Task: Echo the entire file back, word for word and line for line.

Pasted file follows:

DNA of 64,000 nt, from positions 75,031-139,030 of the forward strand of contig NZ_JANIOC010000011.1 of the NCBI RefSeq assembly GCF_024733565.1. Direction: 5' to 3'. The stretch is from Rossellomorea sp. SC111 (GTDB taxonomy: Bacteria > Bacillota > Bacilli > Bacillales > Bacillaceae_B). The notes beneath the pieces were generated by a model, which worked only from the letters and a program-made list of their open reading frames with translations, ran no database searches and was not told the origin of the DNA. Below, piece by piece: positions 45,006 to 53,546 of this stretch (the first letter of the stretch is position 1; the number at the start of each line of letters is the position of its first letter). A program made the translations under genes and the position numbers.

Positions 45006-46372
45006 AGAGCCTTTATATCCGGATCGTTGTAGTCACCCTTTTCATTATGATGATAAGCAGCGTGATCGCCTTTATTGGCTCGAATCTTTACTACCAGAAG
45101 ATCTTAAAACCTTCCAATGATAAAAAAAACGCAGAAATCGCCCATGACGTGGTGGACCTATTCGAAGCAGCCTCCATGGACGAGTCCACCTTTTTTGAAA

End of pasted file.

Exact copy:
DNA of 64,000 nt, from positions 75,031-139,030 of the forward strand of contig NZ_JANIOC010000011.1 of the NCBI RefSeq assembly GCF_024733565.1. Direction: 5' to 3'. The stretch is from Rossellomorea sp. SC111 (GTDB taxonomy: Bacteria > Bacillota > Bacilli > Bacillales > Bacillaceae_B). The notes beneath the pieces were generated by a model, which worked only from the letters and a program-made list of their open reading frames with translations, ran no database searches and was not told the origin of the DNA. Below, piece by piece: positions 45,006 to 53,546 of this stretch (the first letter of the stretch is position 1; the number at the start of each line of letters is the position of its first letter). A program made the translations under genes and the position numbers.

Positions 45006-46372
45006 AGAGCCTTTATATCCGGATCGTTGTAGTCACCCTTTTCATTATGATGATAAGCAGCGTGATCGCCTTTATTGGCTCGAATCTTTACTACCAGAAG
45101 ATCTTAAAACCTTCCAATGATAAAAAAAACGCAGAAATCGCCCATGACGTGGTGGACCTATTCGAAGCAGCCTCCATGGACGAGTCCACCTTTTTTGAAA